At the UMass Laboratory of Medical Zoology, scientists test tick specimens for about a dozen different kinds of tick-borne pathogens, including the Lyme disease-causing Borrelia burgdorferi. Specimens are sent in generally by private citizens who are bitten, but the lab also sees samples across the board, from veterinarians to municipal public health departments.

Test results from the tick are then recorded and added to a public database, so people can see what kinds of pathogens ticks are testing positive for in a given geographic region.

As animals and humans who host ticks move and migrate, so do tickborne diseases. Once a coastal organism found commonly on places like Cape Cod, ticks are now regularly found in places like Berkshire County.

"The first thing to know about [Lyme disease] is that it's really a disease of wildlife. It gets to us by accident," said lab director Dr. Stephen Rich, a professor of microbiology.

"In North Adams, for example, you wouldn't have found many ticks 15 to 20 years ago, and definitely not 30 years ago. Now, Berkshire County is used to seeing them," Rich said.

In the UMass medical zoology lab, researchers look at tick specimens from a genetic standpoint to understand how ticks and host species develop and transmit pathogens between one another.

Rich said unlike a mosquito, which draws blood much in the manner of a hypodermic needle, ticks use their hooked front legs and pincers to latch onto an organism and stay on it for days. In that position, the tick is able to "spit and slurp" saliva and other chemical secretions to maintain a "feeding lesion," thus "creating a perfect little environment" for pathogens to move between the tick and host.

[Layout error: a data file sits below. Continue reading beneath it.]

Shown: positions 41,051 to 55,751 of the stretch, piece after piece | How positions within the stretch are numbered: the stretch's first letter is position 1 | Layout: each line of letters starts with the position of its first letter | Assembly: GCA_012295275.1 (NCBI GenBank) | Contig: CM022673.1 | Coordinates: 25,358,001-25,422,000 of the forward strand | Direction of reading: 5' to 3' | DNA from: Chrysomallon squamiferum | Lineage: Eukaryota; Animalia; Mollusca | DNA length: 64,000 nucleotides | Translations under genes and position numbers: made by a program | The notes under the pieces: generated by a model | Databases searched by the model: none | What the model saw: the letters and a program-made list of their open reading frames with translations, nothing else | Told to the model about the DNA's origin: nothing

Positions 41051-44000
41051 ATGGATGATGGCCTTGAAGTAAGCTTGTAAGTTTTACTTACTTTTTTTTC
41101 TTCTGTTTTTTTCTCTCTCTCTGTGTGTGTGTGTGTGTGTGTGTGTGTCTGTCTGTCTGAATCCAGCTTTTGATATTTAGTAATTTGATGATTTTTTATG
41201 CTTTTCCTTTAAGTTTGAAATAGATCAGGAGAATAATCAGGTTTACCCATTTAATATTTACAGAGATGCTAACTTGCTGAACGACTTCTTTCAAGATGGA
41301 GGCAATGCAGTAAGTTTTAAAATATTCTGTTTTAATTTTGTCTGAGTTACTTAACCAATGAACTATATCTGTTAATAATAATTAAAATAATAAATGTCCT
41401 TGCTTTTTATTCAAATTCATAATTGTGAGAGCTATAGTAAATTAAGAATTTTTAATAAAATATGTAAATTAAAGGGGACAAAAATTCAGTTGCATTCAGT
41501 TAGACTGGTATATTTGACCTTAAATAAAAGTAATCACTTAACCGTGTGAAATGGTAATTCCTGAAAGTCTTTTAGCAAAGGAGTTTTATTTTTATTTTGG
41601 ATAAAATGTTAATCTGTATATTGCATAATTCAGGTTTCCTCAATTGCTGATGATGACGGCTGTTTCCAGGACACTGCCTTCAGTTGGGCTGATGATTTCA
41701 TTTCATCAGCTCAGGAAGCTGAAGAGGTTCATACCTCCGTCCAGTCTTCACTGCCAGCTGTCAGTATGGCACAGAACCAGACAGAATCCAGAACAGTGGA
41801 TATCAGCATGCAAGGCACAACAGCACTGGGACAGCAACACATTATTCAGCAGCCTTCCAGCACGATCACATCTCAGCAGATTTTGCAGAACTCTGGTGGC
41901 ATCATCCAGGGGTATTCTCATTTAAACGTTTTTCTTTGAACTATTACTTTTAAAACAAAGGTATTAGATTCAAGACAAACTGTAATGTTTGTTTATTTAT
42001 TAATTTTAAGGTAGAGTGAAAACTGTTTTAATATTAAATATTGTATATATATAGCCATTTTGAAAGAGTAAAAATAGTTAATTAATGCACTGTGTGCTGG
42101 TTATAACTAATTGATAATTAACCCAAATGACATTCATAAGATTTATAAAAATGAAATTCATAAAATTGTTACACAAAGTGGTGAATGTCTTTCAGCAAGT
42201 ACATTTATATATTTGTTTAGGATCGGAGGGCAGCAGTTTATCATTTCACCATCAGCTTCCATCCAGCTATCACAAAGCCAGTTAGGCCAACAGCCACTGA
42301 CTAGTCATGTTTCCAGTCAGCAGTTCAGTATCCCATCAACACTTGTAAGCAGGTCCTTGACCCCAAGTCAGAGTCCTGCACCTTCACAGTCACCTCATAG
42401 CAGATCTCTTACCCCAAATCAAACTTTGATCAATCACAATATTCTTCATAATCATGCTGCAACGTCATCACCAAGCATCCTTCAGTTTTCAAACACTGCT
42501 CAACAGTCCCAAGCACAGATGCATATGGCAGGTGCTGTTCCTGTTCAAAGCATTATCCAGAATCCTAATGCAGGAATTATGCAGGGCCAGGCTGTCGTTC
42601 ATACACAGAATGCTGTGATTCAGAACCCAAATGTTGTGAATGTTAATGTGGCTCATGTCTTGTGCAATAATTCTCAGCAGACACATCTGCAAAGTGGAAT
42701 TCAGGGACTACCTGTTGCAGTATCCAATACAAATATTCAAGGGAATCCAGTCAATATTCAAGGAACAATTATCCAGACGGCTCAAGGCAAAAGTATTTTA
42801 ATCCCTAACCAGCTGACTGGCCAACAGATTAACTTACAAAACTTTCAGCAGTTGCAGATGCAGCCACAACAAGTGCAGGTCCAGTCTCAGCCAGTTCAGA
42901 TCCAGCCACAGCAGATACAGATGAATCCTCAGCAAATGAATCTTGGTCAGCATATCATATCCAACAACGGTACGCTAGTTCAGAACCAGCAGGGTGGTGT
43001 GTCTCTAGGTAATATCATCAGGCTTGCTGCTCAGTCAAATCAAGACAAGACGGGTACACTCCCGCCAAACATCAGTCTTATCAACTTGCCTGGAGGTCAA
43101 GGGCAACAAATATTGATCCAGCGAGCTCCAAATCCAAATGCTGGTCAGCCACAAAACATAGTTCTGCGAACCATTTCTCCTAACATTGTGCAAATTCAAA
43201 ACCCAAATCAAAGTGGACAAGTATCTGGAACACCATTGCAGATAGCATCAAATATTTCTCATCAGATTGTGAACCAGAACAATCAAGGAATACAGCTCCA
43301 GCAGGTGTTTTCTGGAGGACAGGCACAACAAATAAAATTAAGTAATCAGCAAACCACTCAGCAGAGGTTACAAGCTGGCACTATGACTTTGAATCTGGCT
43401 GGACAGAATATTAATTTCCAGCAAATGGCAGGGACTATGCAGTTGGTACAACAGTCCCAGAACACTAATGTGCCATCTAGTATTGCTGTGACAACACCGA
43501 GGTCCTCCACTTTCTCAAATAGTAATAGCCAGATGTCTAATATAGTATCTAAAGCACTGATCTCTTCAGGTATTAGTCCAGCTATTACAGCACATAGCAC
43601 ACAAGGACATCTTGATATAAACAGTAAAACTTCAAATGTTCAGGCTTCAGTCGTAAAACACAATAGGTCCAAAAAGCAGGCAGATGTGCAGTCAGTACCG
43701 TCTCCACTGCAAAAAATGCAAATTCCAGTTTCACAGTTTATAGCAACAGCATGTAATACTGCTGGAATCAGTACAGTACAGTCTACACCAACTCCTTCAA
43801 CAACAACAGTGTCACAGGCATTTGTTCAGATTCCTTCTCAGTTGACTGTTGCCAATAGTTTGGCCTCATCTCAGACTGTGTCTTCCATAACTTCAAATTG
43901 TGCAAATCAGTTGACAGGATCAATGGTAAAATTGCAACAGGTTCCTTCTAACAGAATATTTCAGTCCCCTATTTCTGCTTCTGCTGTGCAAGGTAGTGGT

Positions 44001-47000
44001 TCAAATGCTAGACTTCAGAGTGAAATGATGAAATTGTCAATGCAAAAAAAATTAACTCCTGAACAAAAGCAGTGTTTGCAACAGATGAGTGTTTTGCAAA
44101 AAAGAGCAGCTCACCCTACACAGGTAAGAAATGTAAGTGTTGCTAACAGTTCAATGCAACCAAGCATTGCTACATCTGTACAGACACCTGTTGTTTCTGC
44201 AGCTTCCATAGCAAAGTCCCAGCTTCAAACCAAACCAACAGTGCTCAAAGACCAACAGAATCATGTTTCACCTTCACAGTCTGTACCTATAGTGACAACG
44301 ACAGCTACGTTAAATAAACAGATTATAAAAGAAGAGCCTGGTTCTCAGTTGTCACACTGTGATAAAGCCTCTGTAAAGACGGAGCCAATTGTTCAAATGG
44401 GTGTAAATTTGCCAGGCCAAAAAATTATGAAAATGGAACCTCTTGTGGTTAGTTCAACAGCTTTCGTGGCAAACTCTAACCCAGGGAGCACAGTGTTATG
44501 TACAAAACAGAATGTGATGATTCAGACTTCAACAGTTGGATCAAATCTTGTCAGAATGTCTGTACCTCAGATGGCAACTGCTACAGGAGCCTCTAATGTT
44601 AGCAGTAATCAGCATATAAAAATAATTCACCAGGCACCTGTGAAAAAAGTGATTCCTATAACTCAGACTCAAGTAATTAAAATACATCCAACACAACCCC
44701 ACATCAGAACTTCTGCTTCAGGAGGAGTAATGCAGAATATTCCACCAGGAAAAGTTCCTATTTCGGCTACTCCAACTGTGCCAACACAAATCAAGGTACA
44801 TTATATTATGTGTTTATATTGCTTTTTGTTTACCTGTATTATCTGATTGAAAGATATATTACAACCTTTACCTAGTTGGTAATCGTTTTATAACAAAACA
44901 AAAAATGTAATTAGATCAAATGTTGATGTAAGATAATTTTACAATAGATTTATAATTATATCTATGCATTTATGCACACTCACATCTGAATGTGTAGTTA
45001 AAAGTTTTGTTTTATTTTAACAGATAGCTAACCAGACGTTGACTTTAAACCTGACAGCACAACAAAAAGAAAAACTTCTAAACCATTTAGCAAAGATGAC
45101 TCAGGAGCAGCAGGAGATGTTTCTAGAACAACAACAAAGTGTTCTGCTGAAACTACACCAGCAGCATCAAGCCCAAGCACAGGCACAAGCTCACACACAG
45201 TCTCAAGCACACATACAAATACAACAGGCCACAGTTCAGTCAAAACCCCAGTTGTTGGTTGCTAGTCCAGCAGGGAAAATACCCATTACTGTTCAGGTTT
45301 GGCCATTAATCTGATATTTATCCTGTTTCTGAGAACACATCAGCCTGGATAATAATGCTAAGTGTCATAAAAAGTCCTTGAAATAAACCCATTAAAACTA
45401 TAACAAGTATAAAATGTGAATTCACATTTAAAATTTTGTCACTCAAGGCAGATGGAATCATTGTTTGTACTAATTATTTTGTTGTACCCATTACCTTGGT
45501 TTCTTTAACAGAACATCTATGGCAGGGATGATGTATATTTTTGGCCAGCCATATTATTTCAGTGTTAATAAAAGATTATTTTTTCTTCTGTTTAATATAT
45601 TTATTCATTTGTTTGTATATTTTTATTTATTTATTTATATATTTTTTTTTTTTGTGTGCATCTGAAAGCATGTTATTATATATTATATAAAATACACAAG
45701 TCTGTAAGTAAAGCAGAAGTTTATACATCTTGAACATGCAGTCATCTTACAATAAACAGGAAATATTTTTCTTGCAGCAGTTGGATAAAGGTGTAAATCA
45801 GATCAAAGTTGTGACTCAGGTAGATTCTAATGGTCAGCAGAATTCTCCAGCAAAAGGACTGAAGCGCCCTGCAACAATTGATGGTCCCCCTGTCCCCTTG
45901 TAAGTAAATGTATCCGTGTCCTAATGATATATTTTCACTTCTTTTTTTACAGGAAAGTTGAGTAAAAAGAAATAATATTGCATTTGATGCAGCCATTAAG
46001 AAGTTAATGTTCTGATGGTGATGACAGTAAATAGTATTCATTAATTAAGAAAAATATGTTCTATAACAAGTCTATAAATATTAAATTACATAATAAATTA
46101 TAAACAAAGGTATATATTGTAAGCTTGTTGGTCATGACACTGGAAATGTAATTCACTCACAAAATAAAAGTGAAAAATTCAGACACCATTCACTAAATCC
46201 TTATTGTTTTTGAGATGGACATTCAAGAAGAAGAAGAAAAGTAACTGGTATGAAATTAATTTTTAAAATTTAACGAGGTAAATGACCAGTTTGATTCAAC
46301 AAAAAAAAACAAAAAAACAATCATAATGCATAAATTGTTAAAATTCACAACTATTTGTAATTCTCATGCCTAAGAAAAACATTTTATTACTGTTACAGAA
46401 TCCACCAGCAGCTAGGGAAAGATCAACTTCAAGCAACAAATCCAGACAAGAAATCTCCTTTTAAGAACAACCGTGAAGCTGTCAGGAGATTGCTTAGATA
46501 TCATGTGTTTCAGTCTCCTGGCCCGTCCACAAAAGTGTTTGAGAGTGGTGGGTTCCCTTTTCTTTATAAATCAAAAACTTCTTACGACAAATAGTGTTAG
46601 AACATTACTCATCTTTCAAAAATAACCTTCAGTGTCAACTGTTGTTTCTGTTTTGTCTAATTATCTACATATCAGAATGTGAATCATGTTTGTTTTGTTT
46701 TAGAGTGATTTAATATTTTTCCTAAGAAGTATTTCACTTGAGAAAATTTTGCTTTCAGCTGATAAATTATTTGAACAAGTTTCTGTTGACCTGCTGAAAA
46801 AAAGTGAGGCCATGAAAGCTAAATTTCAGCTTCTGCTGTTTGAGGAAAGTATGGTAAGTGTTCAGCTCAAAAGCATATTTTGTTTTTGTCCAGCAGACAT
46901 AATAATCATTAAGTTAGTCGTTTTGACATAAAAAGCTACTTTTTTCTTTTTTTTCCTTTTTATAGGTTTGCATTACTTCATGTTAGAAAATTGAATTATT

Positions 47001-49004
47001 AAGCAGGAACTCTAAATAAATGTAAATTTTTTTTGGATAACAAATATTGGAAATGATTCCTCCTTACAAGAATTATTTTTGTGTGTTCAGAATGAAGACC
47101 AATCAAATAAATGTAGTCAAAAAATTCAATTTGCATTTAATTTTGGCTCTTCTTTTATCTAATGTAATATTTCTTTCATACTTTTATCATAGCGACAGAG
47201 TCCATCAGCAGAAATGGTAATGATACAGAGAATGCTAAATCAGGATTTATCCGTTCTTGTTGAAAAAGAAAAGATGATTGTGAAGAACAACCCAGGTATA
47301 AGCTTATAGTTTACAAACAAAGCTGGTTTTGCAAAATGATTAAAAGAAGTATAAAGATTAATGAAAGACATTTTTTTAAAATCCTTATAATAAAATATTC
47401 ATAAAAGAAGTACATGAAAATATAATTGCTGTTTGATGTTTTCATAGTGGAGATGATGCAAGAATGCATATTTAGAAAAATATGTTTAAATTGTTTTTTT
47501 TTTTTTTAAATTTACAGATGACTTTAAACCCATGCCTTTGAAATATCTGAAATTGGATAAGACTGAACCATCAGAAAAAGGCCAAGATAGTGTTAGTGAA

The history of understanding tickborne diseases is relatively new.

"Right now our level of understanding of Lyme is pretty high. If you wound the clock back to the 1970s, we didn't know about Lyme," said Rich. It took scientists until the 1980s to understand the cause of and cycle of Lyme transmission.

Rich said in coming decades, researchers may learn that the multitudes of bacteria found in ticks could be causing other problems in humans.

For example, researchers at Yale University published a study this year after finding unique symptoms of infection in 18 patients in the Northeast. The disease was traced to the pathogen Borrelia miyamotoi, one which has been more commonly found among tick-bitten patients in Asia and Europe, not the U.S.

"We could be on the cusp of finding other diseases," said Rich. "Ticks are very dirty bugs, many of which are not carefully identified," which is why "it's important to have a whole-biology picture" of the subject.

"What's most important to know about Lyme disease is that it's preventable," said Rich. "That's the reason we engage in the work that we do. We feel like we're educating people, and that's what can make a difference."

 

Tick and Lyme disease resources

-- Lyme Alliance of the Berkshiresberkshirelyme.blogspot.com

-- "Lyme Disease in Massachusetts: A Report Issued by the Special Commission to Conduct an Investigation and Study of the Incidence and Impacts of Lyme Disease," published Feb. 28, 2013: http://1.usa.gov/13HJuEP

-- University of Massachusetts Laboratory of Medical Zoologywww.tickdiseases.org

-- University of Rhode Island TickEncounter Resource Center: www.tickencounter.org

-- Ticket Management Handbook of the Connecticut Agricultural Experiment Station (free download): http://1.usa.gov/EBsDy

-- Centers for Disease Control and Prevention: www.cdc.gov/ticks